I’d like to start this article by thanking Mobilizing Youth and Women’s March Youth Empower for inviting me to speak at the Town Hall For Gun Violence Prevention.
The first anniversary of the National School Walkout is approaching. It’s a student led movement that protests congressional, state, and local failures to take action to prevent gun violence. I’d like to share my story of being on the organizing committee of Richmond’s National School Walkout and convey why it’s important to listen to Black youth in this fight for gun violence prevention.
I was given the opportunity to deliver a speech at the March For Our Lives in Richmond, which led to being quoted in multiple local news outlets, being invited to write articles for the ACLU of Virginia and to organize with a group of student activists. In the midst of these opportunities, I faced racism and online harassment as a Black student activist.
It started when I called out two White students for their insensitive comments regarding racism in schools, police brutality and school shootings being intersecting issues. I was accused of throwing shade, clashing, fighting, attacking other people, not exchanging my opinions peacefully and changing the subject of who March For Our Lives is trying to help”. I was told that I shouldn’t be working with them if I was going to address the disproportionately affected demographic, instead of quote, “all lives, American lives and not Black lives”. I was consequently turned away excluded by the organizers from participating in the April 20th Walkout on Brown’s Island in Richmond, Virginia. They waited until the day of the walkout when I had arrived to deliver my speech to tell me that I was no longer wanted. After sharing my story on social media, at two town halls, one youth summit and one speak-out, that organizing group in Richmond no longer exists.
As a Black girl, I was heavily stereotyped advocating for gun violence prevention while White youth were showered with praise for doing the exact same thing. Black youth have been combating gun violence for generations. It’s upsetting to me that the media credits White students for something Black students have been doing for a long time.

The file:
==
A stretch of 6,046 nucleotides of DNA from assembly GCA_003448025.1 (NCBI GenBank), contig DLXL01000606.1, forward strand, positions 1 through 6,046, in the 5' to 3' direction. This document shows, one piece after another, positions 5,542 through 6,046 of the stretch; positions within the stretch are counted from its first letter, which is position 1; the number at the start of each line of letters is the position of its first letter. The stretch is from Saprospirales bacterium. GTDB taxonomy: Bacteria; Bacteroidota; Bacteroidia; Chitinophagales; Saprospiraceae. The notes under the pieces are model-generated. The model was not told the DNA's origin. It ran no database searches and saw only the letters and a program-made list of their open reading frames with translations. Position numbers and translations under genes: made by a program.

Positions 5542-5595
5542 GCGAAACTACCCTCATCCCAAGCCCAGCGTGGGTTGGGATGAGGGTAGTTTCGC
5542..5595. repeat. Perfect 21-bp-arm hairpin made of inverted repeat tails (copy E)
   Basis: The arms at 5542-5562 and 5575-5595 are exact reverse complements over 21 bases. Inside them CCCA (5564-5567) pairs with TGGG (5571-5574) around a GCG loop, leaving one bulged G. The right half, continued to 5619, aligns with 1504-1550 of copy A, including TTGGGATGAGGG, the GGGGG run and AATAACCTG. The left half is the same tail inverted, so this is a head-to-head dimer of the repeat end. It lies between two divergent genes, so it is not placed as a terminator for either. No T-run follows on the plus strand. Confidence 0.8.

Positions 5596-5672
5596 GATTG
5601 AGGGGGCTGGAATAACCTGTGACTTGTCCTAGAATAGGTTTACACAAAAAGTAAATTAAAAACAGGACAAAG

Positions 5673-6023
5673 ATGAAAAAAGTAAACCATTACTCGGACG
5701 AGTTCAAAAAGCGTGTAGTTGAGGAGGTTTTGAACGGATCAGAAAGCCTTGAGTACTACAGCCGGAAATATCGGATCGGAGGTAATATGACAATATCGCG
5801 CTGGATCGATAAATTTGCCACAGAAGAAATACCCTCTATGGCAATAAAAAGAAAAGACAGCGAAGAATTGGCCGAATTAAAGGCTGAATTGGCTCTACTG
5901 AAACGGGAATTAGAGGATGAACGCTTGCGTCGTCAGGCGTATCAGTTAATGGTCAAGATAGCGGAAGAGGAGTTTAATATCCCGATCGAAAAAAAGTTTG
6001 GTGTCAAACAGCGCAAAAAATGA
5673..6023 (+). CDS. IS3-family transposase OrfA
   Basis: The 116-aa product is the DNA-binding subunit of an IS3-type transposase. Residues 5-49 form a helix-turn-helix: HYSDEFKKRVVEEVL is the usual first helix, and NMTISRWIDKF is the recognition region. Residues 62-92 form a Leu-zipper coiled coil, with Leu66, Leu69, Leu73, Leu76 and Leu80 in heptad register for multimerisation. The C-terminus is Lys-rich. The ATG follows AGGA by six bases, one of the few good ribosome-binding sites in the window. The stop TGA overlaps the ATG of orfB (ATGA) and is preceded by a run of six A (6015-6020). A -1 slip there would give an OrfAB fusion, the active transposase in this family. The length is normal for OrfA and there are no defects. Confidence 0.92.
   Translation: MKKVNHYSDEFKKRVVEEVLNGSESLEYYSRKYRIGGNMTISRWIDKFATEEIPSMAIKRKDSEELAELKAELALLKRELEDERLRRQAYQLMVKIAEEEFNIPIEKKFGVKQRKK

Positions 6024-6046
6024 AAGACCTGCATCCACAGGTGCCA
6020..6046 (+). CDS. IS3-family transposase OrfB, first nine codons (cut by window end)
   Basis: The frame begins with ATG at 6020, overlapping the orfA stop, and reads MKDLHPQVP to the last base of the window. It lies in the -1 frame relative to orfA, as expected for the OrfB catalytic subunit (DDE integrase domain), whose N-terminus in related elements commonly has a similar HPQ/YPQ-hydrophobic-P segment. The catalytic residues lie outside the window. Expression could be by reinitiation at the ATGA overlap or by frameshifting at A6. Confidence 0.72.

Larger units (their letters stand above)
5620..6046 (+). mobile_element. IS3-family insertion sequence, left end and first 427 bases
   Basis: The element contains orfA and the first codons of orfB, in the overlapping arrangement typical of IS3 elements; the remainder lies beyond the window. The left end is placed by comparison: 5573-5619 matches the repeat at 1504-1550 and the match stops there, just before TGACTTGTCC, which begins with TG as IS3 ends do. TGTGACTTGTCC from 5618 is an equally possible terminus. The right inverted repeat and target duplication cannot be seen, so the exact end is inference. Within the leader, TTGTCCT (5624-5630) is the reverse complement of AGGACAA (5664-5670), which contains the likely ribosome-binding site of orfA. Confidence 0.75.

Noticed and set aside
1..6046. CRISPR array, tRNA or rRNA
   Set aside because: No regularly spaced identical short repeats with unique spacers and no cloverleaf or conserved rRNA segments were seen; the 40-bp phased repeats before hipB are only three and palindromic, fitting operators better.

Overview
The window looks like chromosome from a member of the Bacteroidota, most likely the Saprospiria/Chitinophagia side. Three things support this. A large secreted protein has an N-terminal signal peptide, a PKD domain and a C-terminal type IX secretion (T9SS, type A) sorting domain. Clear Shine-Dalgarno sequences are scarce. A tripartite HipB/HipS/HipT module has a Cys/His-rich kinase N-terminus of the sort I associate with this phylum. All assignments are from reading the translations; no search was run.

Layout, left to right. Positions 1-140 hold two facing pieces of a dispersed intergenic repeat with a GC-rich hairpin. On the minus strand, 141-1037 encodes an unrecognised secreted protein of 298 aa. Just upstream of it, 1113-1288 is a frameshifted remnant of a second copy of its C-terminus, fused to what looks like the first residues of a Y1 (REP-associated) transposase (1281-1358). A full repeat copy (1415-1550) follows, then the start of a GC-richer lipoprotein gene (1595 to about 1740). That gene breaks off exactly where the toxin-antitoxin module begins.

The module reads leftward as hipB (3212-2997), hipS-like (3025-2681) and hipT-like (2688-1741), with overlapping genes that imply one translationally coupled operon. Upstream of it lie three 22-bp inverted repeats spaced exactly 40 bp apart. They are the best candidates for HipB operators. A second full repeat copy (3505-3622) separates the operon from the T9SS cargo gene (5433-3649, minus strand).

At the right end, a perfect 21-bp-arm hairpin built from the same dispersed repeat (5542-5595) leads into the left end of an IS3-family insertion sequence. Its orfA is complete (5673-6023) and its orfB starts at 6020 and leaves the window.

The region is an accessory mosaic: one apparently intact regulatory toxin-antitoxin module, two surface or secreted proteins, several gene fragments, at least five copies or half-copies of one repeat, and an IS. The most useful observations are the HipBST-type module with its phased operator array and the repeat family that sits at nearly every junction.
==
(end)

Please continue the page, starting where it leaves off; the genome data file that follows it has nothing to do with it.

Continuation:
According to Everytown for Gun Safety, gun violence is the leading cause of death for Black youth, who are also 14 times more likely than White children to lose their lives to gun violence. Despite these statistics, Black youth don’t usually have school walkouts across the country and thousands of people showing up to our marches in our support. The March For Our Lives in Richmond drew over 5000 people, while demonstrations organized by Black youth attracted much fewer people.
Amplifying our voices means showing up to demonstrations that challenge issues that may not directly affect you, like racism and the school-to-prison pipeline. Amplifying our voices also means speaking with Black youth rather than speaking for us. I’ve learned to speak for myself as Black girl who is light skinned, who doesn’t identify with the LGBTQ+ community, who hasn’t attended heavily policed schools and who doesn’t live in poverty. My call to action for all of you is to show us you care about Black youth by giving us the same attention you would give to White youth affected by gun violence.
Written by Stephanie Younger, a student activist, organizer and writer who advocates for Womanism, diversity in STEAM, the abolition of youth prisons and gun violence prevention